This may be the healthiest building in New Hampshire
Unitil’s Seacoast Operations Center is the first building in New Hampshire to achieve WELL certification. Pictured is one of several live plant walls in the building. (Hadley Barndollar | New Hampshire Bulletin)
Lighting choices that reduce eye strain. Live moss walls and pollinator gardens. On-demand ventilation. Rainwater storage and electric vehicle charging stations.
These are just a few sustainability and well-being features at Unitil’s Seacoast Operations Center in Exeter, a building that very well may be the healthiest in New Hampshire. It’s the only building in the state to have achieved a coveted certification.
Unitil’s $17.5 million 54,000-square-foot facility, which opened in 2020, is both LEED and WELL certified, two different but complementary rating systems that recognize buildings designed and constructed to support both the environment and human health and well-being. While LEED, the most widely used green building rating system, centers around environmental sustainability, WELL focuses on how people feel in and interact with a building.
Unitil’s Exeter building – home to its Seacoast electric distribution operations and forestry, engineering, and centralized electric dispatch teams – is the first and only in the state to be WELL certified. Unitil is also the only utility company with a certification as such in New England.
The building had to meet rigorous requirements to receive both certifications, including clean air and water systems, natural light, available healthy food, and access to outdoor spaces. Sara Sankowich, director of sustainability and shared services at Unitil, said the environmental and human impacts are equally as important to the utility company.
“When we look at sustainability, we look at it in a larger scope,” she said. “Environmental sustainability and stewardship, but also our employees. We really wanted a space that is healthy for our employees.”
It’s easy to measure physical cost savings from energy efficiency measures, Sankowich said. Measuring how the building is impacting employees is harder to quantify. She called those “soft benefits,” such as worker productivity, increased collaboration, and attractiveness to new employees.
But according to the WELL certification itself, certified buildings often see an 8 percent increase in employee performance due to improved air quality alone.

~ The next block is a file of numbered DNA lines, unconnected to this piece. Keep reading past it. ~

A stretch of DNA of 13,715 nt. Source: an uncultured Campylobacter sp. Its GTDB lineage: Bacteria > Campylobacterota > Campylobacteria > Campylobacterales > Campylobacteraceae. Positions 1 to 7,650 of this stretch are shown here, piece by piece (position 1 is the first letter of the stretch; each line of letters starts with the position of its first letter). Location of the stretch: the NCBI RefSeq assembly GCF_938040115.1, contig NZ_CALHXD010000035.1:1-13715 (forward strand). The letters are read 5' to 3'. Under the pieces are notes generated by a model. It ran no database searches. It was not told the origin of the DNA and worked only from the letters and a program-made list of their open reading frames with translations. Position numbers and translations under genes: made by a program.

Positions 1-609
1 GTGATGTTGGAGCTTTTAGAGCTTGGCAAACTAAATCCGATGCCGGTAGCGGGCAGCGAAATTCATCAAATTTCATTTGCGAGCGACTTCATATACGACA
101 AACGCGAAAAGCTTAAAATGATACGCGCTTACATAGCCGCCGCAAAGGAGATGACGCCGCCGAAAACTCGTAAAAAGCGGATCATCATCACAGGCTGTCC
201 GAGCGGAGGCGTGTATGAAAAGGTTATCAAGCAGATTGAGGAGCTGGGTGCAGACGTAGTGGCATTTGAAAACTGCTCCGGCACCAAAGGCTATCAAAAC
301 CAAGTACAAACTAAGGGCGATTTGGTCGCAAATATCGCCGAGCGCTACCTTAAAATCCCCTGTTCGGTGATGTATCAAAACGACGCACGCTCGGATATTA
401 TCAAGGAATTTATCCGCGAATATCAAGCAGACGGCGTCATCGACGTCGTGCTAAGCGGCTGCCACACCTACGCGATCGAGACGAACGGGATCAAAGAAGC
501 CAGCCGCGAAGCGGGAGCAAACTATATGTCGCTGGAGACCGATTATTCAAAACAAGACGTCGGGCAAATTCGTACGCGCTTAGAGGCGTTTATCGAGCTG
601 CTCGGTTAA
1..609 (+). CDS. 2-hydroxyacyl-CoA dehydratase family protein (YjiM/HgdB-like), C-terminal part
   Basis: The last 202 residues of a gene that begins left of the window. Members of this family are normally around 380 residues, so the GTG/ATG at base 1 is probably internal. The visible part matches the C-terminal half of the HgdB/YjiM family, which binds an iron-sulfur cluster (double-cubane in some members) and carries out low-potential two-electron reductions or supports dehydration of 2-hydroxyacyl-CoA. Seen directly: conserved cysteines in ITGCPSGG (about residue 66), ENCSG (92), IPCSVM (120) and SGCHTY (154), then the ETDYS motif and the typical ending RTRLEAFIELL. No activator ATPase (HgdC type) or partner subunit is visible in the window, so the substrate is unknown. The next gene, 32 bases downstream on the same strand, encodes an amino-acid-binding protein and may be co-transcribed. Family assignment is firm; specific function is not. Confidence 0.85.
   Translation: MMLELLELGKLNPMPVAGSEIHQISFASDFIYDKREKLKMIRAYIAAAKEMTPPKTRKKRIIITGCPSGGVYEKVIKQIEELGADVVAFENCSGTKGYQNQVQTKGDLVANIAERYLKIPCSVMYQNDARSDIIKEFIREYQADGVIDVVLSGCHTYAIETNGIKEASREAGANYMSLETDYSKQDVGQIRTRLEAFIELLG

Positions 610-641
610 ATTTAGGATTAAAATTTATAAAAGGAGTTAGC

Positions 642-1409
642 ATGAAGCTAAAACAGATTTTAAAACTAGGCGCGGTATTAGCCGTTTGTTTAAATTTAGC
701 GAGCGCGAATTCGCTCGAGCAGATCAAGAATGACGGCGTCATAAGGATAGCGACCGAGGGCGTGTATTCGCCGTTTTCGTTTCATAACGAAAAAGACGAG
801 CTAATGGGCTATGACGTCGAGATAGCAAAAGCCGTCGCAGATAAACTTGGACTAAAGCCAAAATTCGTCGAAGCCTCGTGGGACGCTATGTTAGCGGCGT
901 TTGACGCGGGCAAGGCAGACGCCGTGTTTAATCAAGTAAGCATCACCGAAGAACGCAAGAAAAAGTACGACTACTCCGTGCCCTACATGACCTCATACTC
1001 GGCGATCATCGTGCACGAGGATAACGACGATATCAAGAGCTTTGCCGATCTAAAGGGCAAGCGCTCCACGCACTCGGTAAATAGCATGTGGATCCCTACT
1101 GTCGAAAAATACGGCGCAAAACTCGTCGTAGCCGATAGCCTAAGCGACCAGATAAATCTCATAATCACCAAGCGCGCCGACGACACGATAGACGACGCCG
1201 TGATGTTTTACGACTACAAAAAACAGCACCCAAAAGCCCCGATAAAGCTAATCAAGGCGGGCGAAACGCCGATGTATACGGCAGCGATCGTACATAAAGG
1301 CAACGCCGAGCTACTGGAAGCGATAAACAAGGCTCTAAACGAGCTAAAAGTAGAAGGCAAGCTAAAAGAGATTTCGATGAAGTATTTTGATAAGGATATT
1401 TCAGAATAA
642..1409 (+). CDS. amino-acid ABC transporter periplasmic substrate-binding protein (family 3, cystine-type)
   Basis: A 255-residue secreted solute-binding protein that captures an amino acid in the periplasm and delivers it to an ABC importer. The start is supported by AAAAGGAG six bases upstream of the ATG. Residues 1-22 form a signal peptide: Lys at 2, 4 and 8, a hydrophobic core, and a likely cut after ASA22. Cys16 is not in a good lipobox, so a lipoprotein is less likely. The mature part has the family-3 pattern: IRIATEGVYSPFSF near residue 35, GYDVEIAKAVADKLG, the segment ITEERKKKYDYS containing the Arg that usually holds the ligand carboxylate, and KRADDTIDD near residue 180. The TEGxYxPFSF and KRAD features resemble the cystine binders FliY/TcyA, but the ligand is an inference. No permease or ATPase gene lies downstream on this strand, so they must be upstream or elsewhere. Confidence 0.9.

“What we’re introducing to the state here with the project is more so sustainability from the human perspective, our health and well-being in the built environment,” said Laura Samoisette, high performance buildings project manager with Resilient Buildings Group, a partner in the project. “Combining the two of these is really a unique opportunity I think we’re going to see more of.”
Built to withstand a Category 4 hurricane, Unitil’s Seacoast Operations Center is equipped with many energy efficiency and environmental features – some far beyond what the typical person may consider.
Food disposal, for example, is offered only in one centralized area of the building. That means all employees have to walk to get rid of food waste, a psychological way to reduce it.
Sankowich said air quality is a huge piece of their certifications – both environmentally and for employee health and happiness. Most of the building has on-demand ventilation, meaning fresh air can be introduced at any given time. The office space and warehouse area are also different “thermal zones,” she said, meaning the air is conditioned differently in each.
A star of the show, according to the project partners, is the rainwater collection in the car wash bay. With a large fleet of line trucks that are on the road all winter long, often responding in bad weather, Unitil estimates 32,000 gallons of water are required to wash the vehicles each year. As a water conservation measure, they installed three 700-gallon tanks that collect stormwater off the roof, which is ultimately reused to pressure wash the vehicles.
Jason Kearns, senior fleet and facilities coordinator for Unitil, said it was the “No. 1 thing” he wanted in the building.
And it was a low-cost way to use stormwater, added Michael Lawrence, architectural associate principal at PROCON, designer and construction manager for the project. Aside from the large plastic tanks and additional piping, it’s a “gravity-fed” system for the most part, what he called “a nice feature,” and one that Unitil can show off to visitors.
Employee health and well-being
Prior to breaking ground on the new Exeter building in 2019, Sankowich said, Unitil held a design charrette with all future building occupants to gauge what would make them feel happiest and healthiest in a workplace.
What resulted was delivery of community-supported agriculture for employees, a lactation room for nursing mothers, a healthy food vending machine, and many other additions.
In the office spaces, there is biophilic design – live plants and moss on the walls that Sankowich said improves mood and helps people concentrate. The lighting was specifically chosen based on color rendering and flicker with the goal of minimizing eye strain.
The building’s 75 or so employees were even considered when construction materials were selected.
“Throughout the spaces, we really wanted to make sure that we were factoring nature into our design, not just from the pictures on the wall, but also the materials we chose and the paint that was on the walls,” Sankowich said. “And throughout that material we were purchasing, we wanted to make sure it had low (volatile organic compounds) so that off-gassing and the things that sometimes give people headaches, smells, they were minimized.”
Employees are also encouraged not to wear strong perfume and cologne or bring in scented soaps as a way of reducing off-gassing, which is described as the release of harmful chemicals from products and materials.
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